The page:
After five minutes Richard Johnson blasted the first goal. After 19 minutes, Dai Thomas doubled the lead, finishing from close range at the second attempt.Watford’s supporters, packed into the decrepit Oak Road end, could barely contain their glee.
The untamed centre forward Thomas, who was as much of a handful off the pitch as he was on it, took his shirt off and ran the whole length of the pitch in celebration.
Taylor was irritated and rebuked the Welshman afterwards. He didn’t want his players to pour oil on the flames. The atmosphere among the home fans was already turning sour.
Kennedy then hit Luton with a left and a right. The cheers had barely died down following his first goal when he struck his second.
‘I don’t think I’d ever scored with my right foot.’ says the Northern Irishman, who had a sweet left foot but who joked that his right was for little more than balancing on.
‘After my second I ran all the way down the whole length of the pitch to celebrate with the Watford fans,’ he says. ‘I don’t know why I did that. It was the sort of thing Graham hated. He didn’t want his players overdoing it or rubbing it in. I looked across at the bench and thought he was going to kill me.’
With less than half an hour on the clock, Luton were down and out. Ten years of bitter frustration erased in 29 dazzling minutes.
While the travelling fans danced and sang, the Luton supporters turned on their team and their manager, Lennie Lawrence. The atmosphere on three sides of the ground was ugly.
At half-time, the anger spilled over and there were scuffles in the corner as some Luton fans tried to make their way to the away enclosure to wipe the smiles off the Watford supporters’ faces.
A couple of idiots tried to climb into Lawrence’s dug-out and police horses were brought into the stadium in an attempt to calm things down.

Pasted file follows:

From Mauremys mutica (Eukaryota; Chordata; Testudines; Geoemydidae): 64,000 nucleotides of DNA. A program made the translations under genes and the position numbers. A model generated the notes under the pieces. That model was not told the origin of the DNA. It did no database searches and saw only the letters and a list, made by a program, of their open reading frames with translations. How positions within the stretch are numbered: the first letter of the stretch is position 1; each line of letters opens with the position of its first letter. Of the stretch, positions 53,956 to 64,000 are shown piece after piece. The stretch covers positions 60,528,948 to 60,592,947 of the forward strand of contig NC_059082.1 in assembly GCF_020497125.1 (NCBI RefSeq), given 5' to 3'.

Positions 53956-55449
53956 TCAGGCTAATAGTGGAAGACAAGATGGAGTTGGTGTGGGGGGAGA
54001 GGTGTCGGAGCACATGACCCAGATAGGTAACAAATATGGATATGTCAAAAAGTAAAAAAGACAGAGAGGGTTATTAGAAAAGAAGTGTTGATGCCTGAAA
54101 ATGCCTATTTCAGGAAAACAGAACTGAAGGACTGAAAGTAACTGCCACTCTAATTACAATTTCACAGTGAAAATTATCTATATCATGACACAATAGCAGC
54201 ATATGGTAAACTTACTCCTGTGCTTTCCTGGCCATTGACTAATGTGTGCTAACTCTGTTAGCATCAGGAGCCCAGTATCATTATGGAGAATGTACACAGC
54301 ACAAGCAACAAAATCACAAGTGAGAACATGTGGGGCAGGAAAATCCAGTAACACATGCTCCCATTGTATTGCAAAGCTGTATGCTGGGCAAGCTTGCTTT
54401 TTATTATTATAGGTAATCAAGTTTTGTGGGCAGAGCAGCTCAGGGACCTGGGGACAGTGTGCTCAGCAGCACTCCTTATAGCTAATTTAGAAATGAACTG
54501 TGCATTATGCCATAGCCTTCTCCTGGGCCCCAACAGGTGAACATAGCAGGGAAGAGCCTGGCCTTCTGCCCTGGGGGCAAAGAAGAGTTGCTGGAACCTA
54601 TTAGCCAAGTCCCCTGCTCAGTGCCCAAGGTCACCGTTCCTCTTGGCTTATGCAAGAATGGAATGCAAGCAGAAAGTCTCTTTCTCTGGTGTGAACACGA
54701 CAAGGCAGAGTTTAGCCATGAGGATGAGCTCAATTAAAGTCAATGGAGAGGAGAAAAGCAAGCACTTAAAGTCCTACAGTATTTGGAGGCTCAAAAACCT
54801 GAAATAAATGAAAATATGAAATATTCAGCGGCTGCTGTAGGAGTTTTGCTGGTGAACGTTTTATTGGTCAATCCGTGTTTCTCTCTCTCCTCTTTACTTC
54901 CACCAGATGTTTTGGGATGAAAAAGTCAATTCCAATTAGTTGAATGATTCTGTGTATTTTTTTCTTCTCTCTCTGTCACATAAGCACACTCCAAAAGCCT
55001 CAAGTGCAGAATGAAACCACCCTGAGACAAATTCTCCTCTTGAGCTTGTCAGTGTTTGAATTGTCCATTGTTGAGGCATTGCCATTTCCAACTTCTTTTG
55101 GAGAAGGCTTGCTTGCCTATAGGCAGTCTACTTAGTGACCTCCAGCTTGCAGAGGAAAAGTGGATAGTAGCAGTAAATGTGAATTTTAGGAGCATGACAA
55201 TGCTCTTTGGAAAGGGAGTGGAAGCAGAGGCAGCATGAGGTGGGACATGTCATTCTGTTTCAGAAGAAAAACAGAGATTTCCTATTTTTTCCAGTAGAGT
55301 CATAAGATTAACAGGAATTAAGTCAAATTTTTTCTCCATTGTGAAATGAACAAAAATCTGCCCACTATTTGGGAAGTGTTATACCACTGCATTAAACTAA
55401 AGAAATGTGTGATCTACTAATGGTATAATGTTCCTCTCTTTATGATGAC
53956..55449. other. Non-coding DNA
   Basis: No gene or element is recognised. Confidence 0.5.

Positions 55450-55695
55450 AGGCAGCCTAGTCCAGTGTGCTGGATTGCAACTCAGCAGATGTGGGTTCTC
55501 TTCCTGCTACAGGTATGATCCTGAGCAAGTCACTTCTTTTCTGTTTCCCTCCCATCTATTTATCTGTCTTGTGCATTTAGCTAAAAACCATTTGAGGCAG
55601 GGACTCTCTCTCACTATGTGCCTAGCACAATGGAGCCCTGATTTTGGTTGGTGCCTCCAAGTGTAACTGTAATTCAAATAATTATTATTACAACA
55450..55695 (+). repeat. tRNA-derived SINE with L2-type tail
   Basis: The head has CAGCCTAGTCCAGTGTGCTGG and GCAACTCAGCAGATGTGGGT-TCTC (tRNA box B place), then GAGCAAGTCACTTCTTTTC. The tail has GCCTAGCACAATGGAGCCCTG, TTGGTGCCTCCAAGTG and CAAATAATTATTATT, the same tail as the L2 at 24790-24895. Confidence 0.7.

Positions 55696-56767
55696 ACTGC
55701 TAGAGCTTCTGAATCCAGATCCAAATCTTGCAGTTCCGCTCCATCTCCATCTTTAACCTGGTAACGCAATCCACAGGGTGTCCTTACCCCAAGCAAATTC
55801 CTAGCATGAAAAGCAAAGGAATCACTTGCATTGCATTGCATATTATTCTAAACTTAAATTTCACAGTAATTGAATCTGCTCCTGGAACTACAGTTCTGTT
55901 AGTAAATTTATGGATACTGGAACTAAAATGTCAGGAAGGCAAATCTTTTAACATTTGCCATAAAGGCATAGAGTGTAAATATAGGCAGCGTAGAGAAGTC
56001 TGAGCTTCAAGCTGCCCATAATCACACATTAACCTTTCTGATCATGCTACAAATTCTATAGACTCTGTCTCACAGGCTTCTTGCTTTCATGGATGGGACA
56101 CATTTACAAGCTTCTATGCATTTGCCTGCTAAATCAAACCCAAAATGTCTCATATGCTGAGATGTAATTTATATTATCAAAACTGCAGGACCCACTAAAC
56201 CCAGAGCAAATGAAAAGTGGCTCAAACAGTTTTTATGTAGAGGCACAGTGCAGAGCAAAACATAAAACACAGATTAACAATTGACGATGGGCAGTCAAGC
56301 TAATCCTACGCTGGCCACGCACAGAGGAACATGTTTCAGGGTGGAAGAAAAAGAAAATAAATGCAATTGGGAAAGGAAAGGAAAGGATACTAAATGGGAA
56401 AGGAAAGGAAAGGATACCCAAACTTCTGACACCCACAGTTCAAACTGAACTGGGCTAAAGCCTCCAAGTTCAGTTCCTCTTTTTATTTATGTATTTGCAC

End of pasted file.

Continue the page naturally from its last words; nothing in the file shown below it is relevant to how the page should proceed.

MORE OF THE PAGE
In the dressing room, Taylor had to give one of his more challenging team talks. The game was over but he didn’t want his team to take their foot off the gas. But nor did he want the situation to boil over.
Kennedy recalls the manager saying jokingly: ‘Don’t score again because it’s going to go bonkers.’ But Mooney’s memory is of Taylor telling his men to go out and score another four.
Steve Palmer says: ‘Graham said it was a test for us. The game was won, so what were we going to do? The task was to keep control of the game.’
When they went out for the second half, Chamberlain became aware that he would have to run towards the end of the ground where the Luton supporters sat. ‘They could quite easily have given me a lot of abuse,’ he says.
‘But they were great. Watford’s fans might not want to hear that but they were very nice to me and I really appreciated that because it must’ve been horrible for them, 4-0 down at home to their bitterest rivals.’
The second half was a non-event on the pitch but the party continued at the Oak Road end. ‘Ten years, but it was worth the wait,’ rang out as the Hornets fans sang loud and proud, although anyone who says they weren’t a little concerned about running the gauntlet back to the coach or car afterwards is probably lying.
So what if Luton were in utter disarray? So what if it was completely one-sided for the first 45 minutes and no contest for the second? So what if the result didn’t clinch promotion or knock them out of a cup?
It was the biggest win over Luton in the club’s history. A mauling, a massacre a day to make the faces of Hatters everywhere flush red with embarrassment. And it was very, very good fun.